Turn the goat’s head inside out. With pliers, cut off the stems of the eyes and remove. Stitch a curve into both sides of the top front of the face to make it more narrow. Turn right side out. Attach the buttons for eyes and draw pupils. Cut off the tops of both goat horns and use for bases for attaching Swirly’s horn on one side, and the plush dog toy antler on the other. Stuff the head and neck and attach to the body.
From reserved fabric from Scorch’s belly, use the brownest section you can find to cut two circles, larger than the eye buttons. Cut sly slits in each. Glue in place with No Sew. Wrap with rubber bands until the glue is fully dry – I did overnight. You can also cut away Goatee’s little chin tuft at this time and glue a white one, plus white eyebrows, in place so they can all dry together.
Attach a set of claws to each leg that needs them. Stuff and attach all legs.
Using one of Scorch’s wings for a pattern, make one bat wing pattern and one pegasus wing. Trace these onto 2 layers of black and light blue fleece, but don’t cut them out. Pin the layers together. Cut out a much larger area than you will be sewing.
With your machine set on satin stitch (or a tight, medium-width zigzag), test a scrap piece of fleece until you see what setting will NOT make the fleece ruffle or warp along the stitched line. Then, zig-zag along your lines. Include a line that parallels the top edge, to make a channel for your wire. Add as much detail as you like for “finger bones” or feathers. Cut out carefully, going just outside the zig-zagged lines. (Alternatively, you could stitch-and-turn, but I find fleece difficult to handle for details like feathers and wings with points).
Attach the wings. Terrorize your local community.
Frank Mellencourt is a werewolf by choice and a member of the Spokane pack by happenstance. He isn’t happy, though. The pack Alpha grates on him, the Beta is worse, and he’s having problems at home with a wife who doesn’t know his secret. Something’s going to give.
Tobias James and Tam Franklin, members of the Gladstone pack, have a mission if they choose to accept it: take over the Spokane pack by any means necessary.
Frank doesn’t like them, either.
For Tobias, Spokane is the city from which he moved as a young man. Going back means making peace with his ailing, elderly father.
For Frank, Spokane represents a threat to his wife, and no one is allowed to threaten her but him.
I made this blanket yesterday (repurposed baby blanket made of pink minky one side; leopard-print minky the other, plus the embroidered words ‘Girls Rule!’). It weighs 8.5 lbs and is quilted into 56 sections (14 channels, each divided into 4 shorter lengths). My youngest kid helped me with the weighing and filling, so it went really fast – I was pouring in each 2 oz portion while she measured out the next on the digital postal scale. We didn’t get too many pellets all over the carpet. 😀 I think I’ll always do the filling on carpet from now on, because it’s much easier to clean up spills when you’re not chasing them all over the linoleum!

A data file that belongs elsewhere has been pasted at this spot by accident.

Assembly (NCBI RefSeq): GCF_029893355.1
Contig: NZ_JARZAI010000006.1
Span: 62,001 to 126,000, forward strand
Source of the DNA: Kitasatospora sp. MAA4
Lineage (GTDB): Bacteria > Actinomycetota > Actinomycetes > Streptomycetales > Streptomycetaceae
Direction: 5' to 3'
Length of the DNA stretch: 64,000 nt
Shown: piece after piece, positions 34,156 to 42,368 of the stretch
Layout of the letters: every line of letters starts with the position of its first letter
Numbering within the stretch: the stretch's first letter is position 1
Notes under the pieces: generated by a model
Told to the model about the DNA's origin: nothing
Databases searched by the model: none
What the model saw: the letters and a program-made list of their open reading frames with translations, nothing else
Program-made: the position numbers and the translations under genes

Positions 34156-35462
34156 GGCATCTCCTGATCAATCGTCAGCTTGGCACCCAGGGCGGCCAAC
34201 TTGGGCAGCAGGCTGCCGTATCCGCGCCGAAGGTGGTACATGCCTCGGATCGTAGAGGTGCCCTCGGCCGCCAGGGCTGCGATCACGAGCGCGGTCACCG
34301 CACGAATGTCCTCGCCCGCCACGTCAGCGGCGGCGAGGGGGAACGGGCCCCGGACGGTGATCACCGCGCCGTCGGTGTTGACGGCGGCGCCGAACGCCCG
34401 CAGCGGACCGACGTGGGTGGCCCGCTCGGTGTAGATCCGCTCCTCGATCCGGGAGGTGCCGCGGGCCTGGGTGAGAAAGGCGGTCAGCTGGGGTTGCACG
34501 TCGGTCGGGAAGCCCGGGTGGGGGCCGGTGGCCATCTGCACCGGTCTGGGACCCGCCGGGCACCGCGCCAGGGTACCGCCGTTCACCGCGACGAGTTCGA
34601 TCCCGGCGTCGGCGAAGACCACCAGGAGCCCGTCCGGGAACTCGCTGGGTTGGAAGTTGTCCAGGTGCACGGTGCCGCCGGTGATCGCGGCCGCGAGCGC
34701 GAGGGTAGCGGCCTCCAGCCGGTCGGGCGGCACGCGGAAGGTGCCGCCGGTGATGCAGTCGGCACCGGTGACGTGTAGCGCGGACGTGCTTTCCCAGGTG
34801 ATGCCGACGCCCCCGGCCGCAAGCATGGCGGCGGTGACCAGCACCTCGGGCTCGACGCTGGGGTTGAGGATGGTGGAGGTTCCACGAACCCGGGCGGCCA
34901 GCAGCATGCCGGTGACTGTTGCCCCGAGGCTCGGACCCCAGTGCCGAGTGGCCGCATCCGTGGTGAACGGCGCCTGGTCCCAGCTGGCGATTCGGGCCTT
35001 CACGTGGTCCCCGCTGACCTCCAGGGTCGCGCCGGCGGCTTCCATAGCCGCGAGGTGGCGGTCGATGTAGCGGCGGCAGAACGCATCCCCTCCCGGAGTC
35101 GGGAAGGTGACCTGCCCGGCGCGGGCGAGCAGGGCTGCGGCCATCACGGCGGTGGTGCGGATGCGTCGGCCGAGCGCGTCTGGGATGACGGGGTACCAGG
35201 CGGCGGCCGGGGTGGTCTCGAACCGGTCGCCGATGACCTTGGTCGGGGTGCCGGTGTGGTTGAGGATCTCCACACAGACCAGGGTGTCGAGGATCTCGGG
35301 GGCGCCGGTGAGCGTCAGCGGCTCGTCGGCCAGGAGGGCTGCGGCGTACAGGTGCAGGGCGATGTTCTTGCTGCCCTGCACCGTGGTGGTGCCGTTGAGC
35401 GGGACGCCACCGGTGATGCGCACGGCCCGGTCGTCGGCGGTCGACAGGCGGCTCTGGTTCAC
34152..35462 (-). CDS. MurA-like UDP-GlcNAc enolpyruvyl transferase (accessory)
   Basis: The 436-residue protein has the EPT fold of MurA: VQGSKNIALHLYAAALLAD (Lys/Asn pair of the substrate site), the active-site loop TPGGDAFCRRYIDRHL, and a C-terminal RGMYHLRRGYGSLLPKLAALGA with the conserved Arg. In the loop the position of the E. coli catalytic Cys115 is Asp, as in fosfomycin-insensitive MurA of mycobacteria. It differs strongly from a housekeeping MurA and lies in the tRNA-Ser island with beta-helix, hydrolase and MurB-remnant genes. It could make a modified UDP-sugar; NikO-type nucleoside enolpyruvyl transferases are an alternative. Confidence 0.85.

After filling each section, I compacted the pellets as tightly as I could by shaking them down, and then pinned each section tightly to keep the pellets from moving while I sewed above them. I didn’t break any needles this time! I did, remarkably, run out of pink thread JUST as I reached the final few stitches. That was a first for me!
I hope the recipient, (my neighbor as a surprise gift from her husband), doesn’t want it a different weight, as that will be almost impossible to achieve. This is not a problem with the non-quilted ones (mine, for instance, which is the first one I ever made) because there is no cross-stitching to deal with.
For the record, I think it’s about a 2 – 2.5 hour process per blanket, from opening up one end of the blanket, marking and sewing 13 divisions 2″ apart, doing the math for the weight desired, filling/cross-quilting/filling-cross-quilting until done, and then re-attaching the binding (if any) and sewing across the open end. There’s nothing difficult about it except getting the pellets into the channels (although it helps if you have a very long-necked, wide-mouthed funnel such as I have rigged up), but if you want one and don’t have the time, the people charging $80 on eBay are not gouging you. The poly pellets can cost upwards of $20 all by themselves, the blanket or fabric costs, and there’s all that time involved.
Here are my tools:
The scale and measuring cup:
The 20 lb box of pellets ($22 postage paid on eBay from lexishouse2011:
The jerry-rigged long-mouth oil funnel (I paid $2.99 for the fish tank cleaning siphon, which fits perfectly inside the mouth of the funnel).
Update: My neighbor gave the blanket to his wife, who immediately took it to the couch and sat down with it draped over her. She refused to get up for the rest of the day!!